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Book Reviews

Barbara Grant and Penny Welch

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‘Insane with courage’: Free university experiments and the struggle for higher education in historical perspective

Sarah Amsler

Abstract

This article considers the role of experiments in learning in movements to democratise higher education ‘under the rule of capital’ (Gutierrez, Navarro and Linsalata 2017). It focuses on the emergence of a new generation of ‘free universities’ in the United Kingdom, situating these in a historical tradition of educational experimentation and a current context of global movements for autonomy from the state, capital and dominating epistemologies. It argues that free universities can contribute to transforming the relationship between knowledge, university and society, but that these contributions are often invisible within the logic of the dominant institutional systems. Conceptualising the projects as struggles for autonomy renders these contributions visible and valuable for educational reformers working both within and independently of the university.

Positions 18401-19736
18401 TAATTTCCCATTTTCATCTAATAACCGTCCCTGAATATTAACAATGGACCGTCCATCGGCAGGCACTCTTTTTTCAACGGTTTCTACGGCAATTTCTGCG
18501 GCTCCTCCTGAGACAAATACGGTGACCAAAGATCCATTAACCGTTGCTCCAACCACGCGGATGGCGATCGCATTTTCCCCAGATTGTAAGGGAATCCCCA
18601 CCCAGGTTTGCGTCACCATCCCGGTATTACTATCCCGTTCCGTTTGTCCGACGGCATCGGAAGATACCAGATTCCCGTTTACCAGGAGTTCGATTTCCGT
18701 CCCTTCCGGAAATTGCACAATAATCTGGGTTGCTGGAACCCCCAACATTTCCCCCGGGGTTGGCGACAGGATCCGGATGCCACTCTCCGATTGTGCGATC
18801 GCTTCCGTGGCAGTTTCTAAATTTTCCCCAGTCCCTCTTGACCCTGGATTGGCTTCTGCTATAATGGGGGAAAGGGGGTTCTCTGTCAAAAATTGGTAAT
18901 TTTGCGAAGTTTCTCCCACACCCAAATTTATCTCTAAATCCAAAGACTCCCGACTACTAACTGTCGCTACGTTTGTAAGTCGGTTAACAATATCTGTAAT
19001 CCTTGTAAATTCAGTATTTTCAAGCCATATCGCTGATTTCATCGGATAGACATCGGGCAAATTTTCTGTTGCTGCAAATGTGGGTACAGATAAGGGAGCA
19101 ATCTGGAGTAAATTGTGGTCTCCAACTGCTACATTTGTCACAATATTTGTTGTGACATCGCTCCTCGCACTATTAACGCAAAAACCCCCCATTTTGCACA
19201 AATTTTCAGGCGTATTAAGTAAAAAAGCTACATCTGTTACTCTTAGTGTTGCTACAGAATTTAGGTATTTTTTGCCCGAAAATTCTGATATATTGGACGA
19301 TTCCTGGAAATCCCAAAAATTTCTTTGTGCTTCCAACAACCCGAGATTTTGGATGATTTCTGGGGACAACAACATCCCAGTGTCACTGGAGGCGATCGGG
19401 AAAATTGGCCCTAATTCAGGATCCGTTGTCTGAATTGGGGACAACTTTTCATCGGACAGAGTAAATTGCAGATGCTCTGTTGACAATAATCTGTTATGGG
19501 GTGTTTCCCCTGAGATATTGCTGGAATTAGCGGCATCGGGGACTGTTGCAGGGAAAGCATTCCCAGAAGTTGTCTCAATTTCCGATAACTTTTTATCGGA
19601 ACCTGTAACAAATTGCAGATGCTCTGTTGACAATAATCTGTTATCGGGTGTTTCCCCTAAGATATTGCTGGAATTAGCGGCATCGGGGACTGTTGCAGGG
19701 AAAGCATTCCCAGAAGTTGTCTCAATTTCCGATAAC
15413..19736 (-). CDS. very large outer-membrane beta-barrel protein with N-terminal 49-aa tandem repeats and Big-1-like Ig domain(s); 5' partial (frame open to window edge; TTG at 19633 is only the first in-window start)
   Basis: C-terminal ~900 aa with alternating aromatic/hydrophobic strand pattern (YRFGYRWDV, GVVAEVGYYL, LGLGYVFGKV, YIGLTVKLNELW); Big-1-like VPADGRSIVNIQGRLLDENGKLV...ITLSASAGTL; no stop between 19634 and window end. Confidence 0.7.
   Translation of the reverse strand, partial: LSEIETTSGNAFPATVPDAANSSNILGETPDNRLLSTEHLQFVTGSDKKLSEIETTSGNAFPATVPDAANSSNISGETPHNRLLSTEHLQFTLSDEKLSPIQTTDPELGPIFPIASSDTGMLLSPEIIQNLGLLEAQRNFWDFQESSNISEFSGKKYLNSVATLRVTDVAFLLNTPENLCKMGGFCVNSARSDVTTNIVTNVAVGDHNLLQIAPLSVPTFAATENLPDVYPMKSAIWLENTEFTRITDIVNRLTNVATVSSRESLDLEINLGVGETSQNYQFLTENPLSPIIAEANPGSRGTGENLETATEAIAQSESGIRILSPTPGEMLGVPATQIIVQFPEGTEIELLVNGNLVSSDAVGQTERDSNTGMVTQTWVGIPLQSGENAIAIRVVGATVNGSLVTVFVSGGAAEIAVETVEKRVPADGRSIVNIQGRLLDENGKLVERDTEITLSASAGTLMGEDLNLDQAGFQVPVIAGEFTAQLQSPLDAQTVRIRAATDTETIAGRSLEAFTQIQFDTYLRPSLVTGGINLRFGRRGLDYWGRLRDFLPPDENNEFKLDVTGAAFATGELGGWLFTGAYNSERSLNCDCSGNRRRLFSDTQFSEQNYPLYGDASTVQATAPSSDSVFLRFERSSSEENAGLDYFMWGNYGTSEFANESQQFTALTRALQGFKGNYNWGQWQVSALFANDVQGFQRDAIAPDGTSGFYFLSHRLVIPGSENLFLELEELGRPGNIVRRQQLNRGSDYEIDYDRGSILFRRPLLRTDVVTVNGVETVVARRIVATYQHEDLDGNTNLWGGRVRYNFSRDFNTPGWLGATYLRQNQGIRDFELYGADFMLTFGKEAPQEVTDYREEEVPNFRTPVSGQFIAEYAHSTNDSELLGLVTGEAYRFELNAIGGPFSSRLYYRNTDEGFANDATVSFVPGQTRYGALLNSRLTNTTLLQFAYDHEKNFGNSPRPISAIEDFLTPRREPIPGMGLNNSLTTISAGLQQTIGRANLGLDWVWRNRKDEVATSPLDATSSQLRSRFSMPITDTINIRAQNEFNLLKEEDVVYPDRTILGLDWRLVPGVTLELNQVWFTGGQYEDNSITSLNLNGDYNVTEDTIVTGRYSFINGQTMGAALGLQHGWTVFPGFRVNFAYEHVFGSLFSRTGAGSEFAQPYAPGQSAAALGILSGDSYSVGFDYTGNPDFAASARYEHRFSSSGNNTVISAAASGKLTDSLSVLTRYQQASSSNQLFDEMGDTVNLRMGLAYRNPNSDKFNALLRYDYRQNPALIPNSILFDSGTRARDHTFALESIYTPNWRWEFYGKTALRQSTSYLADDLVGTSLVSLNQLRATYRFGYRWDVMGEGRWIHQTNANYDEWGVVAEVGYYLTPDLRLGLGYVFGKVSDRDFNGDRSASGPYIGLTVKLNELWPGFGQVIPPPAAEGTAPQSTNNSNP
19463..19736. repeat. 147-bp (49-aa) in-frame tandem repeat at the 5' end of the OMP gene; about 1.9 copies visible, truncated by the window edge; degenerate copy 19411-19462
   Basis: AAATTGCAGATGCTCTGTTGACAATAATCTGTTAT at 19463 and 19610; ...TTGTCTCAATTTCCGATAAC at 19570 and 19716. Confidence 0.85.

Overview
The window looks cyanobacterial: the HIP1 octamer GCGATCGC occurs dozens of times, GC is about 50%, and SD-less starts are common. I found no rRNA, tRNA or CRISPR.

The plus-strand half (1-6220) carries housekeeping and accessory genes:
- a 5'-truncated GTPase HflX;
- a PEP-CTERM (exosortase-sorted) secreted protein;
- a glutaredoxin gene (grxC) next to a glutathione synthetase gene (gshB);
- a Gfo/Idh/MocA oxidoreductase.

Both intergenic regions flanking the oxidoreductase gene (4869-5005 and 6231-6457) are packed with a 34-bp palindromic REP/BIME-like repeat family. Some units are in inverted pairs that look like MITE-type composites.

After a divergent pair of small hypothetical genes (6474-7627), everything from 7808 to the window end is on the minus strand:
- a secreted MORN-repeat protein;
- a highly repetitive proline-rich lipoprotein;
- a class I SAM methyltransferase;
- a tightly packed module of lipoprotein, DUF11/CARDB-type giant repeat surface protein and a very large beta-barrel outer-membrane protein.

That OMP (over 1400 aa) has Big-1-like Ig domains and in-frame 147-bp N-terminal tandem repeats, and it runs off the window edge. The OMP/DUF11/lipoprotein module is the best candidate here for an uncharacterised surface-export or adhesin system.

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Pedagogies of resistance: Free universities and the radical re-imagination of study

Fern Thompsett

Abstract

Free universities are diverse but loosely networked projects that resist repressive capitalist and state configurations of power by re-imagining teaching, learning and research on their own terms, often through radical and ongoing experimentation. Drawing from my own experiences as a co-founder and organiser of the Brisbane Free University, along with research I conducted with around twenty-five different free universities across the U.S.A., Canada and Mexico, I focus in this article on activists’ attempts to develop emancipatory counter-capitalist pedagogies. Using Harney and Moten’s (2013) notion of the tension between ‘study’ and ‘education’, with the former connoting a vast realm of possibilities for learning and the latter pointing to the presence of pre-defined end-points, I ask: when does activists’ prefigurative work orbit around explicitly counter-capitalist end-points to learning (against capitalism), and when do they attempt to abandon end-points altogether, in favour of ‘radically open’ forms of ‘learning for its own sake’ (beyond capitalism)?

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Recreating universities for the public good: Pathways to a better world

Susan Wright and Davydd J. Greenwood

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Resources for hope: Ideas for alternatives from heterodox higher education institutions

Catherine N. Butcher

Abstract